Will Cap and Trade Harm Rural States?

By Miryam Ehrlich Williamson

Some experts think President Obama’s cap and trade proposal will harm the economies of the nation’s most rural states.

In the accompanying map, the heaviest producers of carbon dioxide (CO2), the main culprit in global warming, are colored dark blue. The lowest producers are light blue. As the map shows, rural states produce more carbon than urban states do.  Obama wants to set limits on CO2 emissions for each producer, and then let those who emit less than their limit sell their surplus quota to those who emit more. This could, some say, mean draining money from rural states and enriching those on the coast, where the heaviest urban populations are.

In the interests of full disclosure I need to say that, while my production of CO2 is confined largely to exhalation, driving when I must, and that which is associated with using electricity and burning wood for heat, don’t like the cap and trade idea very much. I want limits, period. I don’t think rich companies should be allowed to pollute as long as they pay the troll. It offends my sense of economic and social justice.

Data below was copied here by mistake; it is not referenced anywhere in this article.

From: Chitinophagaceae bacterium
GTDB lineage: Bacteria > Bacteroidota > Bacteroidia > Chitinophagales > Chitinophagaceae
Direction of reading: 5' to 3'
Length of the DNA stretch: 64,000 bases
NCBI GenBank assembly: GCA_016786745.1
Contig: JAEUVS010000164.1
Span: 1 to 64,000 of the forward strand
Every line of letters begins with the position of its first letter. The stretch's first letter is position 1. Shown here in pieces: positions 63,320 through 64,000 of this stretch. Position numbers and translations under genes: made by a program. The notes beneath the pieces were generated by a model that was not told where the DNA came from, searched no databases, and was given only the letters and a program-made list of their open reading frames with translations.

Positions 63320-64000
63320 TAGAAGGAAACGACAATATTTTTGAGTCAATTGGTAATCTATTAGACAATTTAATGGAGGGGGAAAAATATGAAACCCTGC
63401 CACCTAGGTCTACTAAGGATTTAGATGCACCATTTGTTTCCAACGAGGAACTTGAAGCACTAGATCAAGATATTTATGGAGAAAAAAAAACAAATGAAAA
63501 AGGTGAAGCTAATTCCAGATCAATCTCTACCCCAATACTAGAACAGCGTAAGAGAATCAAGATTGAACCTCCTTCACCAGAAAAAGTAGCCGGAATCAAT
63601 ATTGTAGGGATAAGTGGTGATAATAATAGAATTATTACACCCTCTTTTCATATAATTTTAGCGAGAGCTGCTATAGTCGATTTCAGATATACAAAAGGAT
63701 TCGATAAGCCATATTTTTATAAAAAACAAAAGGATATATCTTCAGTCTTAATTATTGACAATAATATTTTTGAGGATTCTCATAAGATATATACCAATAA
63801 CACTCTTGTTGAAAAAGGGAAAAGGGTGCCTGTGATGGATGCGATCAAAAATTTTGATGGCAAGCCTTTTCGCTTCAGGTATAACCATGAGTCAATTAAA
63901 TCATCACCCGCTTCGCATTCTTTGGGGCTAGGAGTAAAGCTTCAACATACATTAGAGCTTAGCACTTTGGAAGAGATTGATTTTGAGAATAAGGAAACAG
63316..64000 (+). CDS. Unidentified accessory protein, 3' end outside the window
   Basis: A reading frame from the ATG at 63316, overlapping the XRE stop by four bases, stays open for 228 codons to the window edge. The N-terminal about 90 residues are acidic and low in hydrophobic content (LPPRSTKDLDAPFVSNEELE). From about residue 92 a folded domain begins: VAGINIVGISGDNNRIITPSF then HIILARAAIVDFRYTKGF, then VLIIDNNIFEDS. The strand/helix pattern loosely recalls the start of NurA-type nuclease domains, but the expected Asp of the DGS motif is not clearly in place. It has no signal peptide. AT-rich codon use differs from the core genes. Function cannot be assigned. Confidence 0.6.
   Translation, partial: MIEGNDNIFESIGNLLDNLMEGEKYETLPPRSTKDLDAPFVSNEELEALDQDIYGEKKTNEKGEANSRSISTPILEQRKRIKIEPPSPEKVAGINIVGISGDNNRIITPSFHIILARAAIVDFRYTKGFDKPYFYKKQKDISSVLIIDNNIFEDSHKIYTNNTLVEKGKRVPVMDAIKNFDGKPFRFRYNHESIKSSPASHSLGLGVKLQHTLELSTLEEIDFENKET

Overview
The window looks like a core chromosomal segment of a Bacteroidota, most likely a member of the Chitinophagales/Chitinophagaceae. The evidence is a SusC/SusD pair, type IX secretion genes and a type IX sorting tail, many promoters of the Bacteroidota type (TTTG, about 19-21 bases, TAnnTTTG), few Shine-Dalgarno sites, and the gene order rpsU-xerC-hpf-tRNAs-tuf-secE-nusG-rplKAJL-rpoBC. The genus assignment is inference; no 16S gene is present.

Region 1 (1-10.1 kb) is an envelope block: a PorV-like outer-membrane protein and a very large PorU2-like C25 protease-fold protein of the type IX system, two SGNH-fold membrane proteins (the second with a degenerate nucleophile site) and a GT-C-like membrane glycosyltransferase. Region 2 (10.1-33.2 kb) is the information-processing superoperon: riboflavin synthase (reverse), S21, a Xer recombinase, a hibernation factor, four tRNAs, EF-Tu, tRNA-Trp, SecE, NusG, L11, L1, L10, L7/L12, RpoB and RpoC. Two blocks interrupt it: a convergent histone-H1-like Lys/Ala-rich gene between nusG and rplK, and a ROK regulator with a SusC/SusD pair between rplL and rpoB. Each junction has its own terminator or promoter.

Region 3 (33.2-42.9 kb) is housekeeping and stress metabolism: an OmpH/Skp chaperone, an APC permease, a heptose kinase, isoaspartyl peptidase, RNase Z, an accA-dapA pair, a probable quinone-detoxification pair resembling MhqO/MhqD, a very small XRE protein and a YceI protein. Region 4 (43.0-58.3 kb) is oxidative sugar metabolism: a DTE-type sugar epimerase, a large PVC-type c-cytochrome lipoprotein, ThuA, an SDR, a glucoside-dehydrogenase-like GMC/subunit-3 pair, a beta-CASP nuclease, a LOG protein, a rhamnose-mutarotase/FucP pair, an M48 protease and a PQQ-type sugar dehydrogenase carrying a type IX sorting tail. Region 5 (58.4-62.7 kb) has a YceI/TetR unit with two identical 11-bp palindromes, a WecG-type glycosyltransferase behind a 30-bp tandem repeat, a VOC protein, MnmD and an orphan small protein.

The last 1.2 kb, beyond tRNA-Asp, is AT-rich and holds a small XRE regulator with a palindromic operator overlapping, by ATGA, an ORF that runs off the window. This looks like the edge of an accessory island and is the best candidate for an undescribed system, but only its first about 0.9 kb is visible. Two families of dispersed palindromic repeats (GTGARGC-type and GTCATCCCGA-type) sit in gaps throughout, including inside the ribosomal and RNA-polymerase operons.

The only way I’d be happy with this plan is if people who can afford to would buy up the low polluters’ surplus emission certificates and run them through the shredder.  Now, there’s a way to reduce global warming.

Two interesting reports on the subject have been released into the blogosphere. Rather than rehash them, I invite you  to visit The Daily Yonder and The Rural Blog and then tell us what you think.

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